There is no more iconic figure of festival style in living memory than Kate Moss. The model singlehandedly raised the fortunes of Hunter wellies when she wore a black pair with a gold lame mini dress in the Glastonbury mud in 2005.
If there’s one thing that woman taught us, it’s that you go your own way at a festival. Dancing in fields is not a catwalk, though it’s often a caked-in mud walk. Whatever your age, festival dressing is about practicality and knowing who you are. Having said that, at 50 or so, the days of wearing a Tigger costume or a Coachella style flower crown and crocheted bikini, are thankfully behind us. But not the days of festivals. Oh no.
If you thought the mud and mosh pits of UK festivals were the preserve of cider swilling teenagers, think again. Recent data from Statista has as many over-41s as under-25s among festival goers, 31 per cent of each. The newest generation of grandparents grew up in the rave era and may very well – in what is known as Saffy Syndrome after the sensible daughter of Jennifer Saunders’ Edina in Absolutely Fabulous – be far more embarrassingly wild than their offspring. If Sir Paul can headline Glasto at 80, then there’s no excuse for any of us. My mother went to her first festival, Port Eliot in Cornwall, in her early 70s and loved it.
With ticket prices starting at £250, and VIP tickets at Glastonbury £700 this year, no one could describe festivals as a kids-only game. So, enough excuses. Forget age appropriate behaviour; start planning what to wear.
Of course, some of us have never given up on camping with attitude. And regular festival goers have an evolved understanding of how style is rather more important than fashion when you’re setting up home in a field for a few days.
For a start there’s the British weather. What’s the point of being gussied up like a Kardashian if you’ve got nowhere to stash the G&Ts. For me, a light, mannish, shell of a Barbour with a poachers pocket inside does the job perfectly.
Sara MacDonald, who refuses to speak to me if I mention the word ‘middle aged’, is on her 10th Glastonbury since she first started working at them as a hot publicist around the 2000s. “It’s all about a bomber jacket. You need proper pockets inside for your phone and pockets on your hips for lipstick, chewing gum and hands. It helps to be at least vaguely waterproof. You don’t want a designer bag weighing you down.”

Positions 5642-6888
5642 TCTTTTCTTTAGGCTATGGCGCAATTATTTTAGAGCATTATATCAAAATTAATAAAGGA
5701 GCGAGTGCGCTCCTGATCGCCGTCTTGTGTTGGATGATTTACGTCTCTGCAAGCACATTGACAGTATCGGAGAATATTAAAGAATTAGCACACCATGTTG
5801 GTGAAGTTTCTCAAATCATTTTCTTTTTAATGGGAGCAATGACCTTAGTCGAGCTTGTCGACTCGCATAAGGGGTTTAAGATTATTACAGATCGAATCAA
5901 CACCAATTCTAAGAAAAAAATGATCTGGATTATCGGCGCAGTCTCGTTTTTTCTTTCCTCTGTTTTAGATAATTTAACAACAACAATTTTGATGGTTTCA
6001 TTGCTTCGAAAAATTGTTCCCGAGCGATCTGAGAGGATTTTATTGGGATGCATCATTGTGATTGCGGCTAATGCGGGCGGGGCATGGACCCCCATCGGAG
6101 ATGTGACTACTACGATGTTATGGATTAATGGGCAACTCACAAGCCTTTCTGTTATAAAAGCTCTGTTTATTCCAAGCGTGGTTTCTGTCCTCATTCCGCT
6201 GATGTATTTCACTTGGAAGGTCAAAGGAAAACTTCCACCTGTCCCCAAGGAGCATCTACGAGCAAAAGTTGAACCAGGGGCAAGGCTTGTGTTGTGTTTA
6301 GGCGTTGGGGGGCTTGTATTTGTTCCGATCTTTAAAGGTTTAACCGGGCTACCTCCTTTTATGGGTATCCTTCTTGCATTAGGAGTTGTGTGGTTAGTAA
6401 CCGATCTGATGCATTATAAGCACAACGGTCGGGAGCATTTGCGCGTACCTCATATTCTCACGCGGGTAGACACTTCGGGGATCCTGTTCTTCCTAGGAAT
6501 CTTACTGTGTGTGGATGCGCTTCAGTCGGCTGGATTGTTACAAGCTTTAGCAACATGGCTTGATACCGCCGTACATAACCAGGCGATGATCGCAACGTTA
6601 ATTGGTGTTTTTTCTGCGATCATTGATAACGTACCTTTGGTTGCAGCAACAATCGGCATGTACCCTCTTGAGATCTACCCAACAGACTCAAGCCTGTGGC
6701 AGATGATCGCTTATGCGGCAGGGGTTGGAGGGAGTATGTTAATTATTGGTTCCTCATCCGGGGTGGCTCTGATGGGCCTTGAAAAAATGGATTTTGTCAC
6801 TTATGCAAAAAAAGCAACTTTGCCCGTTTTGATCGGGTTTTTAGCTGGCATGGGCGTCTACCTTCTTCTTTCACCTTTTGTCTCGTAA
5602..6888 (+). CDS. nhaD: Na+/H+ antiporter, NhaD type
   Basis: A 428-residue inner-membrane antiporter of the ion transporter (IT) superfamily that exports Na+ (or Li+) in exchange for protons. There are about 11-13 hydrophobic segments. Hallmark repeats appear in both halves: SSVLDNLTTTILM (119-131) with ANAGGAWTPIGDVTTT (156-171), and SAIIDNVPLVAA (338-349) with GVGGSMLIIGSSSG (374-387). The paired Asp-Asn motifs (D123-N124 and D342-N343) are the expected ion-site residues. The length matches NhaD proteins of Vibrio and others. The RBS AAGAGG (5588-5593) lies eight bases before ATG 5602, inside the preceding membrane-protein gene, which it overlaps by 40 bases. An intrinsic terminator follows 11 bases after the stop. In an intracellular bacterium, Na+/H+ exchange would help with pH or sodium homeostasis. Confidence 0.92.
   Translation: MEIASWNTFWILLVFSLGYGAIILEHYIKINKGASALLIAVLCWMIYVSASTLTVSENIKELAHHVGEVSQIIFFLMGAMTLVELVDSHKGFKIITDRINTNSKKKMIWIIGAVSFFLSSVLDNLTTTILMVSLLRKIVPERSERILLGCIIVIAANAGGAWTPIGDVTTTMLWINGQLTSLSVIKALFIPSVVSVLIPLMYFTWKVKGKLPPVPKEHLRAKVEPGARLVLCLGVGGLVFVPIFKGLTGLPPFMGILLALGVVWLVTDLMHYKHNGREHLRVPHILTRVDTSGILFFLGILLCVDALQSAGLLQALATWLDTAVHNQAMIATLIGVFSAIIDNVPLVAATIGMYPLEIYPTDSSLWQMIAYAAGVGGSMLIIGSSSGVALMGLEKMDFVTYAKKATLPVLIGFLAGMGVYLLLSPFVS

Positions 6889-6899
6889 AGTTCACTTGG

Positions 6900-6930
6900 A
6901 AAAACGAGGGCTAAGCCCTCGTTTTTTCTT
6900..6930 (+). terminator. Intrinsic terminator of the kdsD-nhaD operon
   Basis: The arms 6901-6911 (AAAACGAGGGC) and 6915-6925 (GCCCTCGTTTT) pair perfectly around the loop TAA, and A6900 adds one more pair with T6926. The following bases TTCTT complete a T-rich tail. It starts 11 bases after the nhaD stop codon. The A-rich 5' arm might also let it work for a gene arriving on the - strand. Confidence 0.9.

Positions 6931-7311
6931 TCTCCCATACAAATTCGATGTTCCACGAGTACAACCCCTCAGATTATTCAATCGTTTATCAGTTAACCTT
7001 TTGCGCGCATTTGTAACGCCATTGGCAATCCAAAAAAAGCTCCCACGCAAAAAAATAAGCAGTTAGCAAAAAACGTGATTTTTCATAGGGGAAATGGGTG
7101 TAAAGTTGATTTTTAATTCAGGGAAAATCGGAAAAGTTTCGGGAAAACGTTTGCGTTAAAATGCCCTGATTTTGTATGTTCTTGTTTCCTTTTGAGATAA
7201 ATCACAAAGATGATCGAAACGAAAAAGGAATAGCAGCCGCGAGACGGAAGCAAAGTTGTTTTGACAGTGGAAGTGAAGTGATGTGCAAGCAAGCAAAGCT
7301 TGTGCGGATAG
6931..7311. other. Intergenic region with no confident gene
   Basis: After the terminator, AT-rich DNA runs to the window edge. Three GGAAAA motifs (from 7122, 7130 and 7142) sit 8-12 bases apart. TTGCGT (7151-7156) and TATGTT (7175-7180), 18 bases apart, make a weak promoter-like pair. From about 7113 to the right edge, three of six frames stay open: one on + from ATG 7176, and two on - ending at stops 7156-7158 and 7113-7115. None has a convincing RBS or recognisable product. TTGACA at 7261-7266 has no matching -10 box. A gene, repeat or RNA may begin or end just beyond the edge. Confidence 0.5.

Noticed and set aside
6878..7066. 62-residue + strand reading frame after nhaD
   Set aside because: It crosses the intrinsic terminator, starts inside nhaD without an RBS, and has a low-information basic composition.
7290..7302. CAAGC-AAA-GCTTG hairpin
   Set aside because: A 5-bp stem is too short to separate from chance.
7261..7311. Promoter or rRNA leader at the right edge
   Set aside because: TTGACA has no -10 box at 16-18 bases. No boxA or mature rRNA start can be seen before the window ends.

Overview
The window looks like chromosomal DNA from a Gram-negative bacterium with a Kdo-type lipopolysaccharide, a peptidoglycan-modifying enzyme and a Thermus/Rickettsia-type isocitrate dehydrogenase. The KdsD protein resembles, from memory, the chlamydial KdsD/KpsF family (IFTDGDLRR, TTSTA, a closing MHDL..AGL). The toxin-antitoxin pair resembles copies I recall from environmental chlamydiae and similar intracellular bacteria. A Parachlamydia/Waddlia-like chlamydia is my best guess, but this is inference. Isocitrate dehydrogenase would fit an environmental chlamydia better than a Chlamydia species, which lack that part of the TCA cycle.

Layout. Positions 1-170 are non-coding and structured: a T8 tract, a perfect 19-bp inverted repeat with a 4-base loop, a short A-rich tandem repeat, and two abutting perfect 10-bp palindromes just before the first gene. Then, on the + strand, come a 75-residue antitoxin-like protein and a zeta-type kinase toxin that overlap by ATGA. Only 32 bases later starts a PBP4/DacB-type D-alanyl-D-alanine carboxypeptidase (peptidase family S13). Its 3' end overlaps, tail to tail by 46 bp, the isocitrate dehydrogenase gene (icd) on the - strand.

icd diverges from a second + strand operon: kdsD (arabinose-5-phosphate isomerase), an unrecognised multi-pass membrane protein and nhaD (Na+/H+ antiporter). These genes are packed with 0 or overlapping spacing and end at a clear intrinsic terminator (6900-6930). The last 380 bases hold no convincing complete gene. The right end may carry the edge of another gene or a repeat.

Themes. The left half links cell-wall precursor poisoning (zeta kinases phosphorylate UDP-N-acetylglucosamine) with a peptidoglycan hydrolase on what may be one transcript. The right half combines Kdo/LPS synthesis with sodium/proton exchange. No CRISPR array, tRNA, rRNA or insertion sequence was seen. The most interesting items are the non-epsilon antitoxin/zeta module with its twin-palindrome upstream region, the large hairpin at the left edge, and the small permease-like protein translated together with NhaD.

I agree with that, bags are baggage. I once did a festival with what I thought was a very chic Chloe bag slung over my body, which meant the minute I started dancing I jangled like a jailer's keyring. It’s got to be pockets or a bumbag slung around your hips
Rosemary Ferguson, super cool model of the 1990s and now a mother of three, admits she’s slightly terrified of heading back to Glastonbury this weekend after a few years off. “I’m a healthcare practitioner now, so my first tip is to drink plenty of water, perhaps with added electrolytes,” she laughs. Ferguson has a stash of favourite clothes she pulls out at festival season. “For night-time what you need is something warm but also ‘major’ [as in stylish] because it can get cold out there. And for that you have got to love a cape. A good heavy one will keep the damp morning air out of your bones.“
A hat is an absolute must, hides you from the sun and, after a couple of late nights, your face from the world. Fedoras, bucket hats, panamas… anything goes, but make sure it fits, so that it stays on your head whether you jump up or get down.
Fifi Howden did her first Glastonbury in 1988. “I wore a tutu and DMs.” Today, aged 54, she is the chatelaine of Cornbury, which is the setting for Wilderness, a great favourite of the upper middle class festivalgoers. With a lake, high end wine bar from Noble Rot and a spa, there’s everything you need to recharge and get your mojo back together when everything starts to feel like it’s heading south.
Howden’s approach is to go large. “I always plan my outfits, it’s important to know what you are going to wear each day; it makes me feel secure.” Her look is “Mummy glam. Old flared jeans, comfy boots – you can’t beat DMs – flowing capes and feathered ones from Camilla. It’s a moment for feeling free, Even when it’s in our own back garden at Cornbury, the magic of it never fades.” But her go to, like Ferguson, is a jumpsuit.
It’s worth considering sequins and nobody beats Rosa Bloom, who has a pop-up shop at some of the summer’s biggest festivals. While you might arrive thinking you’d never go there, come Sunday, with a sore head and wonderfully smudgy three-day accumulation of eyeliner you might rather fancy it. Oh yes, and never say no to a mad hungover purchase. Festival shopping got me the finest pair of harem pants I own, for a tenner.
When it comes to dresses, pack something silky and long (but not so long it trails on the ground) because on day three when the drinks are starting to take a toll, getting up and throwing on a shivery silk kaftan, maxi or kimono-style dress is the clothing equivalent of a litre jug of delicious iced water. Style it out with a clumpy boot, wellies or trainers. And, it goes without saying, a really big pair of sunnies. The biggest you can find. I was given carte blanche by my podiatrist recently to wear cowboy boots at all times so they’re now my summer go-to. But there’s a huge range of flatform sneakers by brands like Superga and Converse that give you that extra inch at no loss of comfort.
Finally, although there are no true rules for festival dressing there is one. Never, ever, buy jester’s hats unless you want your kids to cancel you instantly and forever. Other than that, anything goes.